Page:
Black Mulberries and Odonata

EUST Berries Portage 08-05-17-7181

Juvenile European Starling in the Black Mulberry Tree

I went back to the Chicago Portage last Saturday and figured out the three big trees with berries. After seeing the berries in my photos, they looked like mulberries to me. Sure enough, the trees are Black Mulberry, which can get up to 50 feet high, and at the Portage over the long period of time, they look like they have.

My history with mulberries is brief, but years ago one tree made an impression on me. There was a White Mulberry (Chinese) in my yard when I first moved in, and I quickly tired of the Starlings leaving a berry mess all over the place, not to mention the fact that you can never entirely get rid of mulberry trees, so I had the tree removed but I have to remain constantly vigilant, cutting down shoots here and there, if I can’t dig them up. More pictures of a Black Mulberry Tree below.

Maybe it was too early in the day for butterflies as there were absolutely none, but there were dragonflies and damselflies.

Female 12-Spotted Skimmer Dragonfly Portage 08-05-17-7259

Female 12-Spotted Skimmer

Common Whitetail Portage 08-05-17-7320

Common Whitetail

Poss Female Powdered Dancer Portage 08-05-17-7315

possible Female Powdered Dancer

Eastern Forktail Portage 08-05-17-7312

Eastern Forktail

Blue-Ringed Dancer Portage 08-05-17-7298

Blue-Ringed Dancer

Predictably, many of the birds were juveniles, like the Red-Winged Blackbirds below.

And most of the birds were quite far away. For the record, a Cedar Waxwing and a Northern Flicker.

The Mourning Doves below were at first a bit closer but didn’t wait for my shot (left) and then were cautiously distant (right).

It was nice to see an Osprey fly over, for a change.

Osprey Portage 08-05-17-7268

And a flying cigar (Chimney Swift).

CHSW Portage 08-05-17-7206

And quite unexpectedly for both of us, a young buck White-tailed Deer on the trail ahead of me.

Young Buck Portage 08-05-17-7439Wildflowers still captured my attention.

Wildflower Portage 08-05-17-7040In particular I was glad to see the Jewelweed (impatiens capensis,¬†Spotted Touch-Me-Not)¬†starting up again. I’ve been seeing a couple hummingbirds at the Portage the last few weeks but not close. There’s always the possibility Jewelweed will attract them when it’s in full bloom.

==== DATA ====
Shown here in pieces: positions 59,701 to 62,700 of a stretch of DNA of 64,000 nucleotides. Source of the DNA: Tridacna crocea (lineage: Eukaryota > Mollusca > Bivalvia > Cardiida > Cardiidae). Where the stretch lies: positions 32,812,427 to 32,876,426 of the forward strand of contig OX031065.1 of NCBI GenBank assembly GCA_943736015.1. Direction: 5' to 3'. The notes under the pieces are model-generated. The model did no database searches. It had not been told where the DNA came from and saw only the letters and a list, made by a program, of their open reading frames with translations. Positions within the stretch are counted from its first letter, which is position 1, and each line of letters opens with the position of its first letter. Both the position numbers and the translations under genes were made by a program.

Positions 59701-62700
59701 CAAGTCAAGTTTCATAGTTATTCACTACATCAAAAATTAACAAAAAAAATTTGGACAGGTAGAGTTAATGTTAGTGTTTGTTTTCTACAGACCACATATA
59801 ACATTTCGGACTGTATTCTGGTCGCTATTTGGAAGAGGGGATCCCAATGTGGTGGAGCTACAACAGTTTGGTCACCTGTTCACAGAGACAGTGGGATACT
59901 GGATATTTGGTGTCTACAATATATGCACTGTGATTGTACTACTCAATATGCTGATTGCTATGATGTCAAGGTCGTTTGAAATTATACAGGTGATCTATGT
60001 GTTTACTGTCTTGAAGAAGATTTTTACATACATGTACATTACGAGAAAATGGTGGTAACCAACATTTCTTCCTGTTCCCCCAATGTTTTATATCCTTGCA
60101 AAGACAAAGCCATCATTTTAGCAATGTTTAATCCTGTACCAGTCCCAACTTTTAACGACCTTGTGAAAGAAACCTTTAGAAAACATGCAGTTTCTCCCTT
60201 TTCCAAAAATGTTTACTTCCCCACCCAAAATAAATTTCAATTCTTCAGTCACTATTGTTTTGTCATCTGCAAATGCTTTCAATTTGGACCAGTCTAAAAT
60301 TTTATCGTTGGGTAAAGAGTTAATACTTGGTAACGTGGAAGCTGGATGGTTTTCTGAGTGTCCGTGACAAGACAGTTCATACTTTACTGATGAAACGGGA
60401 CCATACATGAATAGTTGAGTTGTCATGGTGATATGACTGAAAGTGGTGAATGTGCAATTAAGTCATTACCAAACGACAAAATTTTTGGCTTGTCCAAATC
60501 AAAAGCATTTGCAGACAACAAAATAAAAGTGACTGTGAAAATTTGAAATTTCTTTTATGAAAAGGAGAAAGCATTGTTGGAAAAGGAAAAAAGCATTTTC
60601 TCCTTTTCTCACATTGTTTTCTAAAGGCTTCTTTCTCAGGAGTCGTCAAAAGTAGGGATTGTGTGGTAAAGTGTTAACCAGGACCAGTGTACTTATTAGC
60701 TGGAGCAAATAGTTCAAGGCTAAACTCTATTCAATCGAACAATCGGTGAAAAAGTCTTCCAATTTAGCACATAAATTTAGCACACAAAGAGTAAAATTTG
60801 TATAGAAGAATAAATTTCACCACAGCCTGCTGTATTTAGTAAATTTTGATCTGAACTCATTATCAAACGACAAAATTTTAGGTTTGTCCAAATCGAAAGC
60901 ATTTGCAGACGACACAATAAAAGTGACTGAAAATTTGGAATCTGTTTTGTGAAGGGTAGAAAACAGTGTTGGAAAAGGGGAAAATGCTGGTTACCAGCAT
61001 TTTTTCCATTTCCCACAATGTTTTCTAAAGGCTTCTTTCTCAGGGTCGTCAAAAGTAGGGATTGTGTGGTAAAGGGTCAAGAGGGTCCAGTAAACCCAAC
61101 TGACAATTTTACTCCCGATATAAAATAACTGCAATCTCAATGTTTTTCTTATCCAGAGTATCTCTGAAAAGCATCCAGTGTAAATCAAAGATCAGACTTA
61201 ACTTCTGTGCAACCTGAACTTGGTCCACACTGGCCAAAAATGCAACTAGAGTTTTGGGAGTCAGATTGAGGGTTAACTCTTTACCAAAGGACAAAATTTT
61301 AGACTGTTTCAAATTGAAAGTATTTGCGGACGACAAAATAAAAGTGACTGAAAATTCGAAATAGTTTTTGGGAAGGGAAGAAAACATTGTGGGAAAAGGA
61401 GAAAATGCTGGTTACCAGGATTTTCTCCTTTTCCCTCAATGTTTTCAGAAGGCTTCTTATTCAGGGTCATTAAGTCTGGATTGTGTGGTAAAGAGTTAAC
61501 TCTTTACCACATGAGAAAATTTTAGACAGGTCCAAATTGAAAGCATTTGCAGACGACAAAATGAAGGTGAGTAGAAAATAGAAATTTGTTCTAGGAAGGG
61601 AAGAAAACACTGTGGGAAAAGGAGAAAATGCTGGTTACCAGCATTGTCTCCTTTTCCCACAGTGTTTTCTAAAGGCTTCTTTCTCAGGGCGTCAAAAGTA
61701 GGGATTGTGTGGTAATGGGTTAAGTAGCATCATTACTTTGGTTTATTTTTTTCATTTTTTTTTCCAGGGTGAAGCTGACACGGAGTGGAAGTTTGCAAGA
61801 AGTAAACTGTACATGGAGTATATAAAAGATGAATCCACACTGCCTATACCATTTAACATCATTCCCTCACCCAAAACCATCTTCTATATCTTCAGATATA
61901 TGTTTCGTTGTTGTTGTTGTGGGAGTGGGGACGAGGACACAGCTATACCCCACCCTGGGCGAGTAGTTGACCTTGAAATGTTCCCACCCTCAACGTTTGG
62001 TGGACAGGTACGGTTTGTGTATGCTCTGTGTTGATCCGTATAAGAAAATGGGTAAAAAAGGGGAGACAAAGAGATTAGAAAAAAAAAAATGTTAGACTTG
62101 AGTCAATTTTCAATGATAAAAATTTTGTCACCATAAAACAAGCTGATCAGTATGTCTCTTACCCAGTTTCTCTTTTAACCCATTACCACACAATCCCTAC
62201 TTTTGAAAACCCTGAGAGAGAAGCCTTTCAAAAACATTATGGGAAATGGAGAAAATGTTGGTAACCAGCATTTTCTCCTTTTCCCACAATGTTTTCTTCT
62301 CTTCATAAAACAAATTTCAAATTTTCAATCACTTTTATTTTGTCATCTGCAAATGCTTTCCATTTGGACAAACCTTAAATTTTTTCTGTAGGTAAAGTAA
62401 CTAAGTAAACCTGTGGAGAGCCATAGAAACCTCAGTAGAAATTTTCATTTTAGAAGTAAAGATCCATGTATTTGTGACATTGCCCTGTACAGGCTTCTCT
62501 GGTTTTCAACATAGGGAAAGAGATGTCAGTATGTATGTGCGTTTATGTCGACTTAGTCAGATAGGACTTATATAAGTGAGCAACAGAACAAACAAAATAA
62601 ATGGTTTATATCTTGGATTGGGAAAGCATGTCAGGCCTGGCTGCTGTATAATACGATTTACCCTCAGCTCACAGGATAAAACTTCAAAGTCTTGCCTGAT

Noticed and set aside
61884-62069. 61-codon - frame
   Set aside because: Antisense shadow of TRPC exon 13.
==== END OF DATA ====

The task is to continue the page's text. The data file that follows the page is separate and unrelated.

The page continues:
Jewelweed Portage 08-05-17-7229

Jewelweed

And sure enough, Burdock and Pokeweed are on the chopping block.

Burdock and Pokeweed Pulled Up Portage 08-05-17-7223More unfinished Starlings below…

And Blue-Gray Gnatcatchers and a Baltimore Oriole.

BAOR Portage 08-05-17-7351

House Wren and Gray Catbird… Indigo Buntings abound.

INBU Portage 08-05-17-7422

Female Indigo Bunting

INBU Portage 08-05-17-7056

Juvenile Male Indigo Bunting

AMRO Berries Portage 08-05-17-7174

American Robin in the Black Muberry

This coming Sunday, my flutist friend Linda and I are playing flute-and-piano music for the service at the Second Unitarian Church in Chicago. Not sure I will be able to venture out again this Saturday morning. I slept in last Sunday…

Portage Portraits

Red-Tailed Hawk

Red-Tailed Hawk

Knowing the Jewelweed is blooming was enough to get me up early on Sunday to visit the Chicago Portage. In years past, I have been there and seen perhaps a hundred Ruby-Throated Hummingbirds, all feasting on the Jewelweed.

Jewelweed

Jewelweed

Outside of hummingbirds, I had no expectations for this time of year. There could have been a shorebird or two. Perhaps the Green Herons had not yet left. I had no idea what I might find, but it’s so easy for me to go to the Portage just for the sake of its familiarity and it takes so little time to get there, all the associations of past visits guide me through the trails as I compare the experience to the last time I was there.

RT Hawk2 1I2A1531

I was certainly surprised to see this Red-Tailed Hawk out in the open, observing her domain from the branches of a tree that extend over the creek. I took these pictures from the bridge where I stood in awe of her presence. She flew farther away at first, but eventually came back to pose for the picture at the beginning of this post.

Baltimore Orioles

Baltimore Orioles

Then I saw and heard a Baltimore Oriole, and the next thing I knew, he was facing off with yet another male. A snippet of his song is below.

A moment later I did see a Ruby-Throated Hummingbird, but it was the only one.

Ruby-Throated Hummingbird

Ruby-Throated Hummingbird

And the Green Herons were both still present, though pretty far away.

Green Heron

Green Heron

Later as I was walking back I heard what sounded like an almost-cardinal, and sure enough it was just that. The scruffy little creature below is a Northern Cardinal-To-Be.

Juvenile Cardinal

Juvenile Cardinal

This bee was one of many enjoying themselves.

Bee on what flower 1I2A1717

And perhaps only a Cabbage White could love another invasive species, the flowering Burdock it was on.

Cabbage White on the Burdock 1I2A1794

Mr. and Mrs. Wood Duck were present, but their offspring were either well hidden or well on their way to new digs.

Female Wood Duck

Female Wood Duck

Male Wood Duck

Male Wood Duck

 

Click on any picture for a larger view.Chicago Portage 8-25-13 1I2A1522

I’ll be getting up early again this weekend, and maybe next time the hummers will have caught up to the Jewelweed Feast. The path always awaits.

Chicago Portage

Chicago Portage